The food revolution may have just needed a cup of Blue Bottle

Each massive exit in the tech ecosystem usually follows the same cycle: an upstart becomes a huge business, it goes public or sells for a huge sum of money, many of the best people that built it take off and then they use their newfound wealth to start companies.

But in addition to tech, the venture community has its own pet project: coffee. With investors pouring money into companies like Blue Bottle Coffee, La Colombe and Philz, you’d probably think it’s still a pet project. Then, earlier this year, Nestlé acquired a majority stake in Blue Bottle at a valuation north of $700 million. And with that kind of an exit for a coffee startup, we’ll now test the ecosystem to see if we’ll see whether a diaspora of a class of coffee graduates will jump into the startup ecosystem themselves.

“If you view the startup ecosystem as a garden, this is a really good, healthy thing,” Collaborative Fund founder Craig Shapiro said. “Now there’s gonna be a bunch of new seeds put into the soil. There’s liquidity for all those employees and the founders who are each gonna be active in starting something new and trying something new. Maybe five years from now you and I could be talking about the Blue Bottle Mafia.”

There’s already been an array of startups that are looking to do things like make plant burgers like Impossible Foods, which raised $75 million earlier this year led by Temasek. There are also synthetic meat startups like Memphis Meats, which raised $17 million in financing from people like Bill Gates (whose name seems to come up a lot here) and Richard Branson, as well as DFJ. So the food ecosystem is not necessarily a new one. But despite a lot of venture funding flowing into this area, there doesn’t seem to have been a splashy exit in Silicon Valley’s pet project.

While it was a pet project, coffee may have made the most sense for a lot of funds like those putting money into coffee to test the waters. The operating margins aren’t bad, it’s a bit of a trendy pick and coffee may be a bit of a habit in addition to a consumer experience. Whether it’s selling and delivering roasted beans or having a shop on the way to work, coffee is a recurring experience, and there’s probably some internal metric somewhere of weekly active re-roasters or something like that. Silicon Valley loves that kind of recurring revenue model, should it actually take off.

Here’s a look at Starbucks’ operating margins for the past fiscal year, for example:

So, not really bad. But if you look at the company’s stock price, it’s had a bit of a middling year. Despite that, Starbucks still has a market cap of more than $80 billion:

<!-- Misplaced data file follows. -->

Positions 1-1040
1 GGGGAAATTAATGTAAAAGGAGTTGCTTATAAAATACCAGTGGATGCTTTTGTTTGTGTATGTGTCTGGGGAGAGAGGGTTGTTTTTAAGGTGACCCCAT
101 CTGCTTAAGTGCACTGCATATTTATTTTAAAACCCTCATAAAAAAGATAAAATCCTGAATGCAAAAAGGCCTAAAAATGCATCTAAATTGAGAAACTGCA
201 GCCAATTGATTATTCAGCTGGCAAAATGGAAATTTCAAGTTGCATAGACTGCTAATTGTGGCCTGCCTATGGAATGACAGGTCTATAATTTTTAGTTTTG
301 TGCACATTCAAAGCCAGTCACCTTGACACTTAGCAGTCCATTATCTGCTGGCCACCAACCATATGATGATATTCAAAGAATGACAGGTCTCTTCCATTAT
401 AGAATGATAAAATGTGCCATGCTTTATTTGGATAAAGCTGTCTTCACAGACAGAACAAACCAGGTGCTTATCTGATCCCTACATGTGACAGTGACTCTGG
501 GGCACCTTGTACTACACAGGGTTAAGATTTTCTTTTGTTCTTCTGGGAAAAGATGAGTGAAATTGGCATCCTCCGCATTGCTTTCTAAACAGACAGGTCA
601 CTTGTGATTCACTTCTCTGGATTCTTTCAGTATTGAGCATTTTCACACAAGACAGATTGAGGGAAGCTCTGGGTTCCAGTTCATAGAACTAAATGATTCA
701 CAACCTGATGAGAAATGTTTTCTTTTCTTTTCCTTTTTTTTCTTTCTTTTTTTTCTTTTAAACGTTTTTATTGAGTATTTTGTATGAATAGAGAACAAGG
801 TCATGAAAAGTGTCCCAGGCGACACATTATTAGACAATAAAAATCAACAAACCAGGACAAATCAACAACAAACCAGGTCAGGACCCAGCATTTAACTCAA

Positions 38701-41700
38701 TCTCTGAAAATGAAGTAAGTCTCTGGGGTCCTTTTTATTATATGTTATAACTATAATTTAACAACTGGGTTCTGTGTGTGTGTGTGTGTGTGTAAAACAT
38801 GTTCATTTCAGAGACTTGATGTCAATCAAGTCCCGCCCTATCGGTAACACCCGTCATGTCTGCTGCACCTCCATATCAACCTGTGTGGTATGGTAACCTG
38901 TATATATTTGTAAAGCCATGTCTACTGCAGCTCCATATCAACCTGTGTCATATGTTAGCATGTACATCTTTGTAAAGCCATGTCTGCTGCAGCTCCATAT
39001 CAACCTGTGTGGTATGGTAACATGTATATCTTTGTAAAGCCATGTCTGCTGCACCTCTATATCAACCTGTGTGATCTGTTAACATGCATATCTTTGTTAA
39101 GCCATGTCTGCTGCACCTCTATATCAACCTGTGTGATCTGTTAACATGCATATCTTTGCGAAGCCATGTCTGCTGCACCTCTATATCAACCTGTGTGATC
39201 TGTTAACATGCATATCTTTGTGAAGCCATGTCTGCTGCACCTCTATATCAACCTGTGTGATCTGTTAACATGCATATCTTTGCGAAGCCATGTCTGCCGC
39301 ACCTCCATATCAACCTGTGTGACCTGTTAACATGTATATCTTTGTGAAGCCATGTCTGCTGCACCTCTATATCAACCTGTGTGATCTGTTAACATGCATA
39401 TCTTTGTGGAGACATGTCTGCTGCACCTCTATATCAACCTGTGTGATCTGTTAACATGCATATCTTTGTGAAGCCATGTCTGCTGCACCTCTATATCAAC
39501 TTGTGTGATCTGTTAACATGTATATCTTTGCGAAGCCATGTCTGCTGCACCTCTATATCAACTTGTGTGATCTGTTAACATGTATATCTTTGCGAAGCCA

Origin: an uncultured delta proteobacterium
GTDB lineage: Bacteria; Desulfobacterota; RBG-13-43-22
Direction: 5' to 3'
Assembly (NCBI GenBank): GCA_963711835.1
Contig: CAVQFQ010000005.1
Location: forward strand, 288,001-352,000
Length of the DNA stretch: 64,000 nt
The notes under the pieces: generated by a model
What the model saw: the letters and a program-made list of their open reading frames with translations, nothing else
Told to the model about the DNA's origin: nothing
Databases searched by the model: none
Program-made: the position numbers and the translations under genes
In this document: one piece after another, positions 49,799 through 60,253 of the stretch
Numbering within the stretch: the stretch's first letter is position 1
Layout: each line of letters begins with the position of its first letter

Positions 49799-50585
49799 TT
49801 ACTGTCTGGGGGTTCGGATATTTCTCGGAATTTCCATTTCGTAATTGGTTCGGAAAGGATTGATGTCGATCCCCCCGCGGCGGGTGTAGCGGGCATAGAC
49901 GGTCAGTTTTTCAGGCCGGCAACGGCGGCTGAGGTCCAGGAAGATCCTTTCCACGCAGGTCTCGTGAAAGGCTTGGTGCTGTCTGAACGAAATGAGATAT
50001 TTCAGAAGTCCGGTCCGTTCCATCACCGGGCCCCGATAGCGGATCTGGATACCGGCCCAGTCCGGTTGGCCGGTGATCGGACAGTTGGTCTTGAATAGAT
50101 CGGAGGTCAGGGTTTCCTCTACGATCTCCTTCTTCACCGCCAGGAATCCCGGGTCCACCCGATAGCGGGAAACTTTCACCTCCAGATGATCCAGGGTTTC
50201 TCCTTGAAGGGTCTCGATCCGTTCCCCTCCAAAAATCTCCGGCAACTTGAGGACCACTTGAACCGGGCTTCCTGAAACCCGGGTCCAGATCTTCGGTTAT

I’ve made the not-so-much-of-a-joke suggestion that Amazon should buy a coffee startup. The company spent more than $13.7 billion acquiring Whole Foods, and there’s an opportunity for a brand match with Amazon and a true trendy coffee brand like Philz. And the market opportunity, as we’ve seen with the case of Starbucks, is actually quite big. Were a startup (or Amazon) to open a coffee shop across from even a fraction of each Starbucks store and try to sell a better coffee experience than that get-in-get-out-with-your-latte consumer behavior, and then sell at a slight premium, that already offers a pretty significant opportunity. And if you’ve ever been to a Blue Bottle, you’ll see that attempt at whatever an Apple Store experience looks like in coffee form is seemingly the goal.

Consumer packaged goods companies, or CPG for short, are already looking for different avenues to pick up brands that have some strong consumer affinity. Coca-Cola, for example, bought the Topo Chico — a superb sparkling water startup that’s very popular in Texas — earlier this year (thanks for spoiling that, NYT). These kinds of product-focused companies with strong consumer brands are clearly wildly valuable to larger food and beverage companies, and all this M&A activity will surely catch the eye of investors.

Shapiro argues there will be a lot of interest in clean-ingredient movements beyond just the noise happening around plant-based foods. Bigger food and beverage companies have challenges changing their procurement strategies, Shapiro said, so it could indeed make sense to pick up a startup or smaller company that is already a self-contained operating unit. He pointed to RXBar, which Kellogg acquired for $600 million earlier this year.

“I think between new funds focused on this as well as existing funds that are now paying attention to it, I think we’re gonna see significant investment and orders of magnitude more than what most people anticipate,” he said.

A splashy exit like this will probably catch the attention of investors and potential entrepreneurs with experience in the CPG space. CircleUp, for example, raised a $125 million fund to invest in consumer products earlier this year. What we’ll have to see is if an exit like Blue Bottle actually provided the liquidity investors and founders or early employees needed to get started on their own companies — but at the very least, it looks like the spark may soon evolve into a flame.

Featured Image: Richard Levine/Corbis/Getty Images

Published at Sat, 30 Dec 2017 21:04:57 +0000